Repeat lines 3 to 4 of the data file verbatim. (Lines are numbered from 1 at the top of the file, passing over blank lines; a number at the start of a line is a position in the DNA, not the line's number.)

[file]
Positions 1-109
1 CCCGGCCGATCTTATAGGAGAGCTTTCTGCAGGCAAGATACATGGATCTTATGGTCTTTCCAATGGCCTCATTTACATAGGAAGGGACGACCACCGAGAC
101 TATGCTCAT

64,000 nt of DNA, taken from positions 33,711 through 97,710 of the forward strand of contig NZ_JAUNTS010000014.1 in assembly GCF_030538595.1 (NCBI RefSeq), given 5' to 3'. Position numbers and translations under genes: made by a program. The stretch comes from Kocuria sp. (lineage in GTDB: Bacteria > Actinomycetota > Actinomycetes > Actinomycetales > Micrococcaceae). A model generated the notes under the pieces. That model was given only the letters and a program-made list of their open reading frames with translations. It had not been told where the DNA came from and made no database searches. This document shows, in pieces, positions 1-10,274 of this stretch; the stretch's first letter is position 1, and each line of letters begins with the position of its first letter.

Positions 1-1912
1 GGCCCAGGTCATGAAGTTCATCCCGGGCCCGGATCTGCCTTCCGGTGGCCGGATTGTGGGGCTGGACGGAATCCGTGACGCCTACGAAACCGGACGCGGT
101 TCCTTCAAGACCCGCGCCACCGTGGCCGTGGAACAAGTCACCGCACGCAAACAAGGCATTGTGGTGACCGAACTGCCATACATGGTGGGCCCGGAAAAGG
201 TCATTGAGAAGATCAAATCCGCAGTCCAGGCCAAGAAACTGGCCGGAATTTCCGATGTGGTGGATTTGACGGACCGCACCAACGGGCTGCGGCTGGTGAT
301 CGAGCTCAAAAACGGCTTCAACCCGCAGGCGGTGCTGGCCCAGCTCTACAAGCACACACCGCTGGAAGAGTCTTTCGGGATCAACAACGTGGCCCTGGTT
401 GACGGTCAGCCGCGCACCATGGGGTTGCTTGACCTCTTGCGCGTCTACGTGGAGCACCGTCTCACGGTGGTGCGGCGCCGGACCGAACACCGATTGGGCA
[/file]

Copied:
101 TATGCTCAT

64,000 nt of DNA, taken from positions 33,711 through 97,710 of the forward strand of contig NZ_JAUNTS010000014.1 in assembly GCF_030538595.1 (NCBI RefSeq), given 5' to 3'. Position numbers and translations under genes: made by a program. The stretch comes from Kocuria sp. (lineage in GTDB: Bacteria > Actinomycetota > Actinomycetes > Actinomycetales > Micrococcaceae). A model generated the notes under the pieces. That model was given only the letters and a program-made list of their open reading frames with translations. It had not been told where the DNA came from and made no database searches. This document shows, in pieces, positions 1-10,274 of this stretch; the stretch's first letter is position 1, and each line of letters begins with the position of its first letter.